Fishing the Kamberg Trout Festival is regarded as participating in South Africa’s premier Trout Fishing event. KTF is hosted in the awesome Kamberg Valley, where the Kamberg Community (affectionately known as the Kambergians) work together to offer their private waters to the entrants on an annual basis.
The Kambergians come together to enjoy the weekend with the fishermen, to swop stories, to chat about the best places at the dams to catch fish, how many fish have been catch, the ones that got away, funny incidents over the last 16 years and to catch up on friendships. Although this is not a catch and release event, there is a bag limit per session with a minimum number of fish being allowed to be brought in for weigh in.
The Weigh In is almost more exciting than the catching as Testosterone levels are high waiting to see who brings in a bigger fish.
Sandstone Cottage sits within a working dairy farm with magnificent views to the Drakensberg and fly fishing a few steps from the door.
You could tour the Midlands Meander. Visit bushman paintings in the Drakensberg. Go horse riding or fishing. Take to the sky in a hot air balloon.
Or you could just relax.
Situated in one of countries best kept secrets, the Kamberg Valley the scenic foothills of the uKhahlamba Drakensberg World Heritage site.Sandstone Cottage is owned by Sue and Graham Armstrong, and sits sat in 500 acres of Kwa Zulu Natal Midlands dairy country.
Sandstone farm is retirement home to many of South Africa’s famous racing thoroughbred champions.A fisherman’s paradise offering great trout fishing on two still water dams.
The Kamberg valley hosts the premier fishing contest, the Kamberg Fly Fishing Festival held every May.
The 15th Kamberg Trout Festival took place during the last weekend of May this year. Fifteen years of successfully running any festival of this ilk is a huge accomplishment, and this particular festival’s popularity seems to be ensuring its existence well into the future. Bell’s Whisky have been a stalwart supporter of the Kamberg Festival, along with by Xplorer Flyfishing and Engeleni Lodge. The inclusion of Spar as a major sponsor over the last few years has cemented the festival as one of the premier events of its type nationally.
Rainbows and browns in the shadow of the mountains — by Bruce Black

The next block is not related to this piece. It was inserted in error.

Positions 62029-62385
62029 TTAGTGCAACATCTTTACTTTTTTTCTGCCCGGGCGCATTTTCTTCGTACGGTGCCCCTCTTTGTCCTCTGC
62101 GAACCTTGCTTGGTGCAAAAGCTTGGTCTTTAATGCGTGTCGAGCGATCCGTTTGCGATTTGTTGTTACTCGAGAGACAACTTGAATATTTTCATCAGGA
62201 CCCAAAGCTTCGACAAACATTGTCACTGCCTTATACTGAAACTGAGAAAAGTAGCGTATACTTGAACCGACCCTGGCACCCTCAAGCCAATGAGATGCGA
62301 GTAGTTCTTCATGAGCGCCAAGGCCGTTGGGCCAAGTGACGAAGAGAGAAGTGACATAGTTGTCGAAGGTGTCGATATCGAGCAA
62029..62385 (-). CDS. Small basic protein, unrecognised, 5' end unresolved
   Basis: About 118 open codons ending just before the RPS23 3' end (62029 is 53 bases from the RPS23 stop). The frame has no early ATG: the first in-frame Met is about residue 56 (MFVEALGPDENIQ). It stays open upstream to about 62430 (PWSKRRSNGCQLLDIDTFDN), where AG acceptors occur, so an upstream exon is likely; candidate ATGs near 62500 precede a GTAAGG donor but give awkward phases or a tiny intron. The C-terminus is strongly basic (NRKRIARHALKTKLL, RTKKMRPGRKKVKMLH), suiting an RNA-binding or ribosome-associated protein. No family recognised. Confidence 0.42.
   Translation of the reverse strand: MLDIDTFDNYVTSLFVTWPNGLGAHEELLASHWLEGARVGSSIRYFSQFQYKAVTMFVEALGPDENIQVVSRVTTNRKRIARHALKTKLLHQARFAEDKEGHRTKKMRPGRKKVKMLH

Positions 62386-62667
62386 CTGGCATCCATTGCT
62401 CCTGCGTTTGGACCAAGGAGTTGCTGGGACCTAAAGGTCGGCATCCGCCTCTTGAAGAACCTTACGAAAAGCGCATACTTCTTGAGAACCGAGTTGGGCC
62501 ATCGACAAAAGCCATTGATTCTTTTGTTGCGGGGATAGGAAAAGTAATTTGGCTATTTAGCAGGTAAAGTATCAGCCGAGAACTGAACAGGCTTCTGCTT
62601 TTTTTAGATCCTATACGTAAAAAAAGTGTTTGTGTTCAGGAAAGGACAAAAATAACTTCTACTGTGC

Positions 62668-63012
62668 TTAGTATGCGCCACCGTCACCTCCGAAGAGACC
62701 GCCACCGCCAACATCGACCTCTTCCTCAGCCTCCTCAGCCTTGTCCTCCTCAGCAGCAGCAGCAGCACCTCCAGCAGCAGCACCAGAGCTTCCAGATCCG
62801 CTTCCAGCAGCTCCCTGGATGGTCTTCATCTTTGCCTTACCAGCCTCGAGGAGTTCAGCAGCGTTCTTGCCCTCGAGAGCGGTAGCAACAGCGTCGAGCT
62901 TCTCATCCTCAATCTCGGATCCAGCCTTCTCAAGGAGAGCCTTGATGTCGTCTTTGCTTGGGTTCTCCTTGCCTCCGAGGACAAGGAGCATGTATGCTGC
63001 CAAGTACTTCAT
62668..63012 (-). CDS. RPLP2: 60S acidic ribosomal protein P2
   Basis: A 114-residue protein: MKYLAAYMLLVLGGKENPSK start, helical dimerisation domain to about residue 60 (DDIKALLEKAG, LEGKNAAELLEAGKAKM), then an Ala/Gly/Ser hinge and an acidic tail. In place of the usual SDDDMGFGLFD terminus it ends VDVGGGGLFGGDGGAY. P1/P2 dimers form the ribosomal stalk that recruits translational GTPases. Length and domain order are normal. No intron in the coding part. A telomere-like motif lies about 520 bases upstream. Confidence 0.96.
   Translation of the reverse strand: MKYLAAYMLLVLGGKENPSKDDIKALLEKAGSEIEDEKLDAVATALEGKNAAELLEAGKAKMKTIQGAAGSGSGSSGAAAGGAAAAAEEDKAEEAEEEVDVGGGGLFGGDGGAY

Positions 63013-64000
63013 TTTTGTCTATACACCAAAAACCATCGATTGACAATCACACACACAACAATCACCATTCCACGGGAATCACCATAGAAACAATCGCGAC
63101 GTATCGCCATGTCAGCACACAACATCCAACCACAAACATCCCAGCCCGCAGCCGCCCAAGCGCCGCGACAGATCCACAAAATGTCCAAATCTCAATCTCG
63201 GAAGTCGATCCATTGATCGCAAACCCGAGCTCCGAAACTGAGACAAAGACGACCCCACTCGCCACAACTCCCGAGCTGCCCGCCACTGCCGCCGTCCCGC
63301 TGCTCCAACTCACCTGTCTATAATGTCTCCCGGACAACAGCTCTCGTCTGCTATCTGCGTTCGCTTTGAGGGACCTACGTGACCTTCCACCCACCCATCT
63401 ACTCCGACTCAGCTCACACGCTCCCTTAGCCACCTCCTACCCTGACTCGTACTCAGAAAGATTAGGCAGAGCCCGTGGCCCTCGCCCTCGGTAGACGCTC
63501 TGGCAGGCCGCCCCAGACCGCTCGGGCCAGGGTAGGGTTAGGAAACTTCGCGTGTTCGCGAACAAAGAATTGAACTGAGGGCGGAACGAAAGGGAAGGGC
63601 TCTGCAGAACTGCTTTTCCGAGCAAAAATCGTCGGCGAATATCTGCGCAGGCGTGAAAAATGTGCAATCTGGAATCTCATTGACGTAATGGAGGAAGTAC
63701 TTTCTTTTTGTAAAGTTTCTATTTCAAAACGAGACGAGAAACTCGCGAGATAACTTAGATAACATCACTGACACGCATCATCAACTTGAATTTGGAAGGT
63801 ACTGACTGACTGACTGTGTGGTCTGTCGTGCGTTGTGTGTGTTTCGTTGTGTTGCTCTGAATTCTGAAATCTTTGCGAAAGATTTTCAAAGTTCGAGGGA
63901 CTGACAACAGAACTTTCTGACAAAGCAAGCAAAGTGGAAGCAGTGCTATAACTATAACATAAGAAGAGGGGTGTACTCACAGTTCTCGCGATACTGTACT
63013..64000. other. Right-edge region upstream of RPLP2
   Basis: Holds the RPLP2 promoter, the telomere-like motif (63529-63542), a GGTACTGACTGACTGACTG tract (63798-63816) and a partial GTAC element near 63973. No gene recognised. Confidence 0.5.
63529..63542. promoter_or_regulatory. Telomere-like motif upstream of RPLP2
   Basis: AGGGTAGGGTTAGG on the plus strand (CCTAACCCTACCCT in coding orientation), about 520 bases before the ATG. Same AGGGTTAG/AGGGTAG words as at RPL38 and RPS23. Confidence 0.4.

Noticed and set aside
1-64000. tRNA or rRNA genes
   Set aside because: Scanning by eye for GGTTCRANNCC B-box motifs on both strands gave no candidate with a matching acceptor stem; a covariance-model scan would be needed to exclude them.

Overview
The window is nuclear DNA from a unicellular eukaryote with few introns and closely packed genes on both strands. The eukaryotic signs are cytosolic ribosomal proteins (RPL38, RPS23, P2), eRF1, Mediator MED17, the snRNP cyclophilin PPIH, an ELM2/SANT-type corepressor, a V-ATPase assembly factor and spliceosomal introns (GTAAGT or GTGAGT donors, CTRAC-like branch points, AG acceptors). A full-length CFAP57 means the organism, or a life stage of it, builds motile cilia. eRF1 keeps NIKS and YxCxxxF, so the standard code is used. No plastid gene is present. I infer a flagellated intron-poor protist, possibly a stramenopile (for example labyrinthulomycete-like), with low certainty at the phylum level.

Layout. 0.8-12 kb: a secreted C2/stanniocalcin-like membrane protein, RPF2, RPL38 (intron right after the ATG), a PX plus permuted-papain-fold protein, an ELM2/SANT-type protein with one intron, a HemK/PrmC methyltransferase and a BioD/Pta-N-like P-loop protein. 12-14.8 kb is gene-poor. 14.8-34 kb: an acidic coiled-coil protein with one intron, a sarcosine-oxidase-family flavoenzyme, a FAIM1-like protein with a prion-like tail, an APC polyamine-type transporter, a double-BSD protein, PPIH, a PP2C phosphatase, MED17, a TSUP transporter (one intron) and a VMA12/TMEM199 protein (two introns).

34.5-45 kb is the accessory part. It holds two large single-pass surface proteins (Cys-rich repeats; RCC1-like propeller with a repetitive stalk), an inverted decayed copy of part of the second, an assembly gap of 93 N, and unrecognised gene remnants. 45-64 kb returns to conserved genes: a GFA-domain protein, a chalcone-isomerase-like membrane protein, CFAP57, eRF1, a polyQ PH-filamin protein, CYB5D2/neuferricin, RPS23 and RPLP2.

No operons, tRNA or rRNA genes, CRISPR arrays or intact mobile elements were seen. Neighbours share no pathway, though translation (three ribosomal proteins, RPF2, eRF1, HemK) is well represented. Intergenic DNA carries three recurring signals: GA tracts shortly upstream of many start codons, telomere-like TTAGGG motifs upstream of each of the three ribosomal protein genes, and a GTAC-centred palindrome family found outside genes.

THE Kamberg is my favourite mountain. This is not because it is particularly breathtaking, because as mountains go it actually isn’t. In fact, it’s more like a hill with attitude than a mountain, and most people need to have it pointed out to them as they focus on Giant’s Castle and the high peaks of the Berg away in the distance.
The Kamberg lacks the spires and lofty peaks that characterise the high Berg — a long, thin ridge of rock with grassy slopes gives way to forests and cliffs as you near the summit. However, anything lacking in the high mountain splendour department is more than compensated for by the lovely trout lakes that bejewel its slopes and the clean waters of two of the best brown trout rivers in the country that flow in its shadow. Heading towards the Kamberg from the sleepy hamlet of Rosetta you get your first good look at the Mooi as you cross the Meshlynn Bridge just outside town. If there has been a lot of rain, the river will be full and occasionally discoloured — bad omens if a river trip is your plan. During low or medium flow the water will be slow and deep green, and you can rest assured that conditions higher up the valley will be just great.
A little further on a glimpse of the Inchbrakie Falls from Vaalkop Hill should confirm the state of the river and possibly make you depress the accelerator a bit further than you ought to as you head into the Kamberg Valley and the river beats of the Mooi and Little Mooi. And what lovely rivers they are